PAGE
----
Sichuan is colloquially known as the "heavenly country" due to its abundance of food and natural resources. One ancient Chinese account declared that the "people of Sichuan uphold good flavor, and they are fond of hot and spicy taste." Most Szechuan dishes are spicy, although a typical meal includes non-spicy dishes to cool the palate. According to at least one Chinese culinary writer,[who?] Szechuan cuisine is composed of seven basic flavours: sour, pungent, hot, sweet, bitter, aromatic, and salty. Szechuan food is divided into five different types: sumptuous banquet, ordinary banquet, popularised food, household-style food, and food snacks. Szechuan cuisine has changed little over the years, and milder versions of Sichuan dishes remain a staple of American Chinese cuisine.
A chilli hot pot characteristic of Szechuan cuisine
Szechuan cuisine often contains food preserved through pickling, salting, and drying and is generally spicy owing to heavy application of chili oil. The Sichuan pepper (Chinese: 花椒; pinyin: huājiāo; literally "flower pepper") is commonly used. Sichuan pepper has an intensely fragrant, citrus-like flavour and produces a "tingly-numbing" (Chinese: 麻; pinyin: má) sensation in the mouth. Also common are garlic, chili peppers, ginger, star anise and other spicy herbs, plants and spices. Broad bean chili paste (simplified Chinese: 豆瓣酱; traditional Chinese: 豆瓣醬; pinyin: dòubànjiàng) is also a staple seasoning in Szechuan cuisine. The region's cuisine has also been the source of several prominent sauces widely used in Chinese cuisine in general today, including yuxiang (魚香), mala (麻辣), and guaiwei (怪味).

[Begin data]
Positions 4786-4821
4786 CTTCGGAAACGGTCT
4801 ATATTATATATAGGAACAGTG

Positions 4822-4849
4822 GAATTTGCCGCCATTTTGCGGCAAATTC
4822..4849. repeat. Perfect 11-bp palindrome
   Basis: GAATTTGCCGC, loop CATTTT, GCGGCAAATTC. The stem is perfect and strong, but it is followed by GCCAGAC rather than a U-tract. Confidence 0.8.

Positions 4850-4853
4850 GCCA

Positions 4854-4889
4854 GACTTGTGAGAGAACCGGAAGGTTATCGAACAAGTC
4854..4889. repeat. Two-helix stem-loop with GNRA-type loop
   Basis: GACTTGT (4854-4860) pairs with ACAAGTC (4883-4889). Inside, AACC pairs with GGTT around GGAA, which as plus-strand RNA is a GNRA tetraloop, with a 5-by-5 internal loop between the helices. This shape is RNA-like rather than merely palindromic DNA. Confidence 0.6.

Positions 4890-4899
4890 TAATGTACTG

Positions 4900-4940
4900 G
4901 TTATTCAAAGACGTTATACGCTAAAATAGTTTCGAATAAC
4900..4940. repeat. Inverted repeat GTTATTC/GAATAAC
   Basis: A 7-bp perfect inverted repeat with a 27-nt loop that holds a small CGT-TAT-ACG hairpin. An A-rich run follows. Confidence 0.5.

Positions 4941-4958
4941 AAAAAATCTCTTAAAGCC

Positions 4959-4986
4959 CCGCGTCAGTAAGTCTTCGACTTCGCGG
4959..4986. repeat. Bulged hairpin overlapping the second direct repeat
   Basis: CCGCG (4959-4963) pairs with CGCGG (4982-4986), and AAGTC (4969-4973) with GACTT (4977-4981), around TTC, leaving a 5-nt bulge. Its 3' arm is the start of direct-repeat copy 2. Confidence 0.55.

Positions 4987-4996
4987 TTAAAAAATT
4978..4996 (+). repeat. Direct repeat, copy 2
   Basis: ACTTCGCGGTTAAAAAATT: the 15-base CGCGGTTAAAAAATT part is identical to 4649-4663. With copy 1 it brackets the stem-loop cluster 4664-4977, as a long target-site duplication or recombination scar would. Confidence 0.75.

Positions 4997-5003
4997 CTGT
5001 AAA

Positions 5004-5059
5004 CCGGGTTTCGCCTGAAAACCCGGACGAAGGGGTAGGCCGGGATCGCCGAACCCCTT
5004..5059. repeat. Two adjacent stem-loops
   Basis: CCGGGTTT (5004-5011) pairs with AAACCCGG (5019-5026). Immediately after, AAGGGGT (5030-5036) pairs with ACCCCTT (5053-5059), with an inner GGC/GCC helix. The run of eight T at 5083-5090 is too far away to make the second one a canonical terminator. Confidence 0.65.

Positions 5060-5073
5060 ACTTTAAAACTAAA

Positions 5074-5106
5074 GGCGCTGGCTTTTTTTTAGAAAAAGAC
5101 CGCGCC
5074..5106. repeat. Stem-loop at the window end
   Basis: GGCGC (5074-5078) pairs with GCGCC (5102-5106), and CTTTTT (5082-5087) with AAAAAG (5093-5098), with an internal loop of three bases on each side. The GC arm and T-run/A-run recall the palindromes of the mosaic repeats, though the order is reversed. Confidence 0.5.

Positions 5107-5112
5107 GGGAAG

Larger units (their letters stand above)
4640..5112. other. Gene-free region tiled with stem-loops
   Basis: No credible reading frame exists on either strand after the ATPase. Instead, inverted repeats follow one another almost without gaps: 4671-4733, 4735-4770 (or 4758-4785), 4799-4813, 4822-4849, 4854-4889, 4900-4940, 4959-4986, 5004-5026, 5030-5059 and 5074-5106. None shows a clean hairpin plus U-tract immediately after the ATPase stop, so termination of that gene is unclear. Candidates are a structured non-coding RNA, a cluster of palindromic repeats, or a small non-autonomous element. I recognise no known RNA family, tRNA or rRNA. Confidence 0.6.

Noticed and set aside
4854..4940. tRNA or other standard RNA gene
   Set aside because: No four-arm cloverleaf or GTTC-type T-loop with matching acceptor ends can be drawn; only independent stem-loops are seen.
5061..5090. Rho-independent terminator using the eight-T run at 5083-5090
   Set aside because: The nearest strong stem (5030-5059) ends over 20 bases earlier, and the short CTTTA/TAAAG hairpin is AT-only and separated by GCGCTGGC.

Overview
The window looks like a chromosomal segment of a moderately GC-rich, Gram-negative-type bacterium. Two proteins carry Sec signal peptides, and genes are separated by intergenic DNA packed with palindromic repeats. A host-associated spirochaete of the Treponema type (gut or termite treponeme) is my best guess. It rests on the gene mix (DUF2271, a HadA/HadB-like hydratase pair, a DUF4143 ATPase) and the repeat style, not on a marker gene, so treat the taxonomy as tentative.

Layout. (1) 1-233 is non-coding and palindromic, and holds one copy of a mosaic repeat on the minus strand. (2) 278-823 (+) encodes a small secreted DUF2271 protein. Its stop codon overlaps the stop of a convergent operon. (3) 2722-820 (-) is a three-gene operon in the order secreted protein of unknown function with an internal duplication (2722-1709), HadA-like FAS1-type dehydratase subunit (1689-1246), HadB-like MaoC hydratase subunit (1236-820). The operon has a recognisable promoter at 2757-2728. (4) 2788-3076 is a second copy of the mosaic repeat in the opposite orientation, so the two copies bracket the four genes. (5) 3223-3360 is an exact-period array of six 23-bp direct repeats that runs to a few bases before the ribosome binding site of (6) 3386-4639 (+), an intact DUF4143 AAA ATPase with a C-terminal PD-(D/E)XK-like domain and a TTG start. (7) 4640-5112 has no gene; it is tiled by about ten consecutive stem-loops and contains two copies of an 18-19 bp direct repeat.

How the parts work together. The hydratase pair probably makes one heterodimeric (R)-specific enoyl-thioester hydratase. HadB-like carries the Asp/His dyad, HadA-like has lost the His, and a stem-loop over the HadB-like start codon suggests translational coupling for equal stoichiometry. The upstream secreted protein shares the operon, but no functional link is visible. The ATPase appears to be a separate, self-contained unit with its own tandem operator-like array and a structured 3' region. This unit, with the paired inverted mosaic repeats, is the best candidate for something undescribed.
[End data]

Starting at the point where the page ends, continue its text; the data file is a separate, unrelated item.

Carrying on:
Common preparation techniques in Szechuan cuisine include stir frying, steaming and braising, but a complete list would include more than 20 distinct techniques. Beef is somewhat more common in Szechuan cuisine than it is in other Chinese cuisines, perhaps due to the prevalence of oxen in the region. Stir-fried beef is often cooked until chewy, while steamed beef is sometimes coated with rice flour to produce a very rich gravy. Szechuan cuisine also utilizes various bovine and porcine organs as ingredients such as intestine, arteries, the head, tongue, skin, and liver in addition to other commonly utilised portions of the meat.